Slovakia would score twice in the second period, once again on the power play, and it didn’t look good for Canada. By my count, at the halfway point of the game, Canada had given up three separate 2-on-1s against and two breakaways. Slovakia wasn’t generating much sustained offense against Canada, but the Canadians were giving away premium chances time after time. The mistakes were numerous; bobbles at the blue line, not getting pucks deep and so on. In all, the Slovaks hit two posts and a crossbar in this game, so even though Canada ended up with a 48-22 shot advantage at the end of the game, the game could have easily been 4-1 or 5-1 for Slovakia in the second period.

 

The second half of the second period and then the third period brought a lot of line juggling. Scott Laughton was finally taken off the fourth line and put with Bo Horvat and Connor McDavid while Drouin, after being benched for parts of the first period after that dumb penalty, was seemingly double-shifted.

 

Anthony Mantha was probably Canada’s best offensive player, but his usage was becoming a bit of a worry. After a pinpoint pass from the corner on Canada’s first goal to set up Curtis Lazar on the power play, Mantha scored the second goal by using his huge frame to screen the goalie on a shot from the blue line and he put the puck away for his fourth goal of the tournament. For the rest of the game, coach Brent Sutter for some reason put Mantha on the point for their power plays. Sutter seems like a smart guy, but Mantha already had one goal and one assist on the power play in that very game by using his size and skill down low. Why the hell would you put him on the point?

 

Aside from the mistakes, the biggest takeaway of this game was the emotion showed by Drouin, and not in a good way. Undeniably, he’s probably the most skilled player at this tournament. However, that early penalty was a poor one to take and at one point in the game he was yapping incessantly at the linesman about a puck that hit the roof (thus rendering the play dead). He was lucky not to be given another penalty at that point, and he would do well to keep quiet about plays like this. This is a long tournament and the referees don’t forget.

 

It was a better effort from Canada than against the Czech Republic but the issues are still there: over-pursuing on the penalty kill, turnovers at the blue lines, not adjusting to international refereeing and not backing up defensemen in the offensive zone led to many more scoring chances than the Slovaks should have ever had.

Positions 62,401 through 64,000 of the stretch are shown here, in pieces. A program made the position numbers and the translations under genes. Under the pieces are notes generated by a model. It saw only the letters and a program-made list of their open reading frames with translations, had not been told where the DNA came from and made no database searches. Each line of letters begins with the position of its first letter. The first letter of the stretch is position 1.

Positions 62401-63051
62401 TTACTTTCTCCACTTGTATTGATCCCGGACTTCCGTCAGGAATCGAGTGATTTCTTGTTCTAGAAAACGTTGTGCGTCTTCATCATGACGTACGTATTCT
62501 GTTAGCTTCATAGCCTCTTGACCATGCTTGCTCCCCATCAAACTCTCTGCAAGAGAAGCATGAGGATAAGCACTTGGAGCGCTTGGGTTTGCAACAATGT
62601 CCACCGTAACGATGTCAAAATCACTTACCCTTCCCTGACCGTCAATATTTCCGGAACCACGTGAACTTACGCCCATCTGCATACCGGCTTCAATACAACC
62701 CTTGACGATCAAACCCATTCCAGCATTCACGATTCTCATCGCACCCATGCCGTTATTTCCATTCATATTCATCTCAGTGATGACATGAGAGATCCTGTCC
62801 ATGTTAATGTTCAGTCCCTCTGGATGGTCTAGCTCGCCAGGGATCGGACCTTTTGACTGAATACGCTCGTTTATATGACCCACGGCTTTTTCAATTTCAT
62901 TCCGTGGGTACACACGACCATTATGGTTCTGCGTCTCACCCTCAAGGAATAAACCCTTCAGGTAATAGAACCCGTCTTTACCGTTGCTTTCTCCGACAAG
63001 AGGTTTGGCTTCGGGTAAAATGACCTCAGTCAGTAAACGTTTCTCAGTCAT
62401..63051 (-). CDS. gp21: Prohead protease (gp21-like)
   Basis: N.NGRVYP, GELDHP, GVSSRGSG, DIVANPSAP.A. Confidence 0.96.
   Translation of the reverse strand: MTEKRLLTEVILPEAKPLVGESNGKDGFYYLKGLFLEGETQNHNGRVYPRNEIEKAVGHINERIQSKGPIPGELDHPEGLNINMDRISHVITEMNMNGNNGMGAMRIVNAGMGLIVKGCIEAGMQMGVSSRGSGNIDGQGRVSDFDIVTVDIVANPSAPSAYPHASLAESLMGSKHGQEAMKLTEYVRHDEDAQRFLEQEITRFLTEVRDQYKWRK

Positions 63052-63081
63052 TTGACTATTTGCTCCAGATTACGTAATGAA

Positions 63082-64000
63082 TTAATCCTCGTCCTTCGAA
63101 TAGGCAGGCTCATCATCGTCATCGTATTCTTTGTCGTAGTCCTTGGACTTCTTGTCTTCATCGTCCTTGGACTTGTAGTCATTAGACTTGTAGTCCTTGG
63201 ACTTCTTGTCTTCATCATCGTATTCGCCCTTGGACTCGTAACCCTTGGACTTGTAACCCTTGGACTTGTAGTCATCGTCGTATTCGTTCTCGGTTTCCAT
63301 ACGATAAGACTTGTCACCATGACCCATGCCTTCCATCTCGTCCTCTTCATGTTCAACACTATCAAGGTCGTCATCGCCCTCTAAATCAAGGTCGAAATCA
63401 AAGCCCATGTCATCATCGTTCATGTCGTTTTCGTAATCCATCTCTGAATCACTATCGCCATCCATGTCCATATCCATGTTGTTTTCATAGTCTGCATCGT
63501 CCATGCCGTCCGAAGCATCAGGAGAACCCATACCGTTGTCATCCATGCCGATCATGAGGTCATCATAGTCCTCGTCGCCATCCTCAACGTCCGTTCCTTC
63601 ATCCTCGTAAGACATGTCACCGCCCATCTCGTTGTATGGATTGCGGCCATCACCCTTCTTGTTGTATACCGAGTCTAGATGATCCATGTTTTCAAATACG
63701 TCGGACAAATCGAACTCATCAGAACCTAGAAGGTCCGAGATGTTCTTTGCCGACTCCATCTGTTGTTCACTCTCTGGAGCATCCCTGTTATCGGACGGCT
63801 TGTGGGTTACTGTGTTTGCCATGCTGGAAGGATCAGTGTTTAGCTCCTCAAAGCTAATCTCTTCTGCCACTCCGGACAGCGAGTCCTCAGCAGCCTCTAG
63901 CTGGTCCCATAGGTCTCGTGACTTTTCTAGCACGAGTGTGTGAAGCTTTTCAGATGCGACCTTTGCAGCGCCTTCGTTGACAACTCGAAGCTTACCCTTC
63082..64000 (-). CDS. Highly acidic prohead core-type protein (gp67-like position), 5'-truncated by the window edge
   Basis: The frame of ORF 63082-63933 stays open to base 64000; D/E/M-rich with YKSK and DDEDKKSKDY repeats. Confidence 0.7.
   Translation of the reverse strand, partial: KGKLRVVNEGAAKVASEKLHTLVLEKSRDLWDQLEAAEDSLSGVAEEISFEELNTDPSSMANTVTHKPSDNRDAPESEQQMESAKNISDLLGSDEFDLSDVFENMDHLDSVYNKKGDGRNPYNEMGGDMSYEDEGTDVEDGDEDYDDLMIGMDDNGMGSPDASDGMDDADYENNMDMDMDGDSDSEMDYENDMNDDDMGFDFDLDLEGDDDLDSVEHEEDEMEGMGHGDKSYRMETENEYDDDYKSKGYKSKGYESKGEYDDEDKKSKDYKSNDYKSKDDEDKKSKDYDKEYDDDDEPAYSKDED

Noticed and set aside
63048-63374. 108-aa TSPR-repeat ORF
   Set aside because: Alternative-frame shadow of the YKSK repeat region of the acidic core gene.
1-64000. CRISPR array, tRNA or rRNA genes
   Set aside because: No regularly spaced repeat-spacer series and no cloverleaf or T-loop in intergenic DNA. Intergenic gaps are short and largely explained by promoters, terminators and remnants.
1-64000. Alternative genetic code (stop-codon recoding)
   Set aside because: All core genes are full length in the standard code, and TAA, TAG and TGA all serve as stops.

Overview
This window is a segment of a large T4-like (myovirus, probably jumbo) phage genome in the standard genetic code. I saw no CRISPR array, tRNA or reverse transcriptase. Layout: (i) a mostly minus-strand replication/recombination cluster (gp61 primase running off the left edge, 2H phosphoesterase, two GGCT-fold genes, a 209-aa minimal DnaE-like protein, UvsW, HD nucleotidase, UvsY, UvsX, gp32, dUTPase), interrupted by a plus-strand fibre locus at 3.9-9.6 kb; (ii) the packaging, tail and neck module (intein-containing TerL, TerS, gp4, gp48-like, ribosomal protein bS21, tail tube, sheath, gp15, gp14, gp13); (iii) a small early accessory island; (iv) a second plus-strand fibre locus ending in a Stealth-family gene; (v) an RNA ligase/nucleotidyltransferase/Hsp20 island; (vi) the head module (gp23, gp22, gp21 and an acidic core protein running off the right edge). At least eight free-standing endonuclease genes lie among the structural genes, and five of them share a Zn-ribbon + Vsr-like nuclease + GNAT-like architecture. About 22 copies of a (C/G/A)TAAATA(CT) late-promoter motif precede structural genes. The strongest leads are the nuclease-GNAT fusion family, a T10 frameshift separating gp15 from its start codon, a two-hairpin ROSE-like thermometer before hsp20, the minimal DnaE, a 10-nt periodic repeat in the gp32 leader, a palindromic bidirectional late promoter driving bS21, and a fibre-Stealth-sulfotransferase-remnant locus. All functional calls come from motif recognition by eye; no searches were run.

Zach Fucale looked good in net for Canada, which is to say that he didn’t allow any soft goals. In a tournament format like this, you need your goalie to make the first save consistently, and Jake Paterson wasn’t doing that. It doesn’t appear Fucale will give away games, which is all you can really ask for from your goaltenders.

 

If Canada doesn’t quickly learn to play a bit safer with the puck (without sacrificing their offensive creativity), they are in for a rough ride tomorrow against rival United States. This game is a big game, not to determine who moves on, but the winner will likely not have to play one of Sweden or Russia before the semi-finals.

2014 World Junior Recap: Canada vs. Czech Republic

It should be noted most of these (all of these) recaps will be centred on Canada. It’s hard enough keeping up with everything in the NHL all day, it’s harder if you’re watching Finland vs. Germany juniors player each other.

 

Technology limits what I can show you (still working on getting a new laptop, etc.) but there are probably three things to take away from the 5-4 shootout loss Canada suffered at the hands of the Czech Republic this afternoon:

 

  1. This is tournament hockey. What I mean by that is anything can happen in this type of format. Czech goalie Marek Langhamer only faced 29 shots, but quite a few of them were high-quality chances and he was a big reason this Czech team was able to prevent Canada from ever taking a lead in this game.
  2. It doesn’t take much to end up with the puck in the back of your net. There were two goals scored off of faceoffs by the Czechs, both were defensive lapses by Team Canada. The first, Canada’s Bo Horvat just let his opposing centre walk around him on a faceoff in the Canadian zone and the puck was in the back of the net moments later. The second was on a penalty kill, but Curtis Lazar – who was the weakside forward – just pretty much backed out of the slot after the faceoff, leaving his made wide open to bury the puck. These lapses in a tournament hockey format will mean the difference between winning and losing.
  3. With players of this age, the coach becomes that much more important. In the overtime period – and someone correct me if I have this wrong – but future first overall pick Connor McDavid and Canada’s best forward Jonathan Drouin combined for one shift. This game is surely a “lesson game” for Canada, and the benching of McDavid and sporadic use of Drouin were part of the lesson the coach was trying to teach the player, but it’ll be interesting to see if this continues in future games.